Ricky Gervais As Derek (Netflix)
Ricky Gervais has built up so much good will from his irreverent comedy that his appearance on Charlie Rose promoting “Derek” (Netflix) evoked real interest.
The premise of a mentally challenged “kind” man caretaking old people is rife with pitfalls, all of which Gervais seems to have fallen into. Its condescending mugging is the worst sort of caricature. The stereotype of the old would be called bigotry if any other group were so targeted. Gervais needs to meet Freeman Dyson to get a sense of the spectrum of what “old” might mean — someone a mite smarter and more alive, engaged and deeply contrarian than the Ricky.
Maybe Gervais thinks all the old are marginalized, but actually, they are the ones running the country — depending on the cut-off for “old”, which itself is a moving target. Age means about as much as race or gender or religion in judging other people.
Although Gervais says his comedy usually has a veil of irony, in “Derek,” he thinks it is just loving. If loving means treacly. Gervais loves himself for feeling supercilious “sympathy”. Where have we seen this before.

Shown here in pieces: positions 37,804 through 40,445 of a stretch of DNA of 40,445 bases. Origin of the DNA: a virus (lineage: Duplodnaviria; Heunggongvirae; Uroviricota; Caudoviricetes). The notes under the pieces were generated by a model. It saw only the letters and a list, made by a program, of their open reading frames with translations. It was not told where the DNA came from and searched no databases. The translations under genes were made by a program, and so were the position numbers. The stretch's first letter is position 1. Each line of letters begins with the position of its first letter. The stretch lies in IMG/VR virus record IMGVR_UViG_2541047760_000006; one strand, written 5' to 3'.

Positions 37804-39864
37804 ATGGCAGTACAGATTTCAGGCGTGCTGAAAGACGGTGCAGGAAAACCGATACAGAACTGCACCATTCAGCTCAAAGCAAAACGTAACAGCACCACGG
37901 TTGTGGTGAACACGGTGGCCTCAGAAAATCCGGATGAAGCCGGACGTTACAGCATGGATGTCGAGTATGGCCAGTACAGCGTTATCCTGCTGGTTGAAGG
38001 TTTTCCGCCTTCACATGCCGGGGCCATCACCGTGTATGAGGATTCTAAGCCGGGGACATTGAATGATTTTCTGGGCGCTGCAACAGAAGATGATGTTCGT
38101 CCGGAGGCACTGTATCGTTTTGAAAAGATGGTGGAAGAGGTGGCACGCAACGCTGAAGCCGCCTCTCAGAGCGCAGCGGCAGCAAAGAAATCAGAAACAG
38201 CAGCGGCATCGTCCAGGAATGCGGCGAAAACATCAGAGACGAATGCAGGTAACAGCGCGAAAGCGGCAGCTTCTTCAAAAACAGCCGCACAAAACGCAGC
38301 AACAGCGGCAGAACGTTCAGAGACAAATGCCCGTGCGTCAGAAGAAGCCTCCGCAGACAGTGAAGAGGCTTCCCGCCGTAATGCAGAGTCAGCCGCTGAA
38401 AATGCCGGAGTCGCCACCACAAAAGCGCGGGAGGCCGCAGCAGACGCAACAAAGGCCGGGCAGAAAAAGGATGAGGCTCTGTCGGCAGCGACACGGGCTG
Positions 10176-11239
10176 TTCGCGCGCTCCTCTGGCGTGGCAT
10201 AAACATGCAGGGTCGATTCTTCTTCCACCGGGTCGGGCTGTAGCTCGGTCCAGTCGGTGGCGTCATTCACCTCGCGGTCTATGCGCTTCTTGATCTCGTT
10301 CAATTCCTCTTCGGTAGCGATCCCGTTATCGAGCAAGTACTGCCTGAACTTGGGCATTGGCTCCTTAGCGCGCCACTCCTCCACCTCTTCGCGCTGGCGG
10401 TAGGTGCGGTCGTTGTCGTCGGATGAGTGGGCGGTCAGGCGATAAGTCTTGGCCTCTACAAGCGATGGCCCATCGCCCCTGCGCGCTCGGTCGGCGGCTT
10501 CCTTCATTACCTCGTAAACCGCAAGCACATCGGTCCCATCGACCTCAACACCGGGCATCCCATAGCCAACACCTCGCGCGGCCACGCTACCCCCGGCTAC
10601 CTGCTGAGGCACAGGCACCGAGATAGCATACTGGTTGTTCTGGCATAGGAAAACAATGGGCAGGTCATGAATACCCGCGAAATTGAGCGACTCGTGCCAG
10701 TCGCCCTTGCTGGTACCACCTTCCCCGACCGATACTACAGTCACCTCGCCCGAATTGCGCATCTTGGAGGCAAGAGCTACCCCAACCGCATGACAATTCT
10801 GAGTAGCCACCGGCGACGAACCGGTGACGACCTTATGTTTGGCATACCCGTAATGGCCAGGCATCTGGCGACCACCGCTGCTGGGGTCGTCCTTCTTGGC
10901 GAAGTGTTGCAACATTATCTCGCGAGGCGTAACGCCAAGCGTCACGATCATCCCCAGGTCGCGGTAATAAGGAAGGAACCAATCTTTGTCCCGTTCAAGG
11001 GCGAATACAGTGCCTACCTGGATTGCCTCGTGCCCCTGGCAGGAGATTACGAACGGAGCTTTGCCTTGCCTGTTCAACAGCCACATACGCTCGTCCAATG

Comedy is cruelty. It’s a release. That’s its premise and its expression. We laugh at, not with. So really talented performers like Gervais devise personas that can allow the audience to laugh at. Steve Martin and Martin Short have both said they developed characters as youngsters, performing for their friends, which later became part of their performance. Andy Kaufman said the same thing.
Gervais says that his Derek character had long been part of his pantheon of comedic personas. On a private, therapeutic level, Derek may be reassuring to Gervais as a self-affirmation. But in a public arena, it just makes you uncomfortable.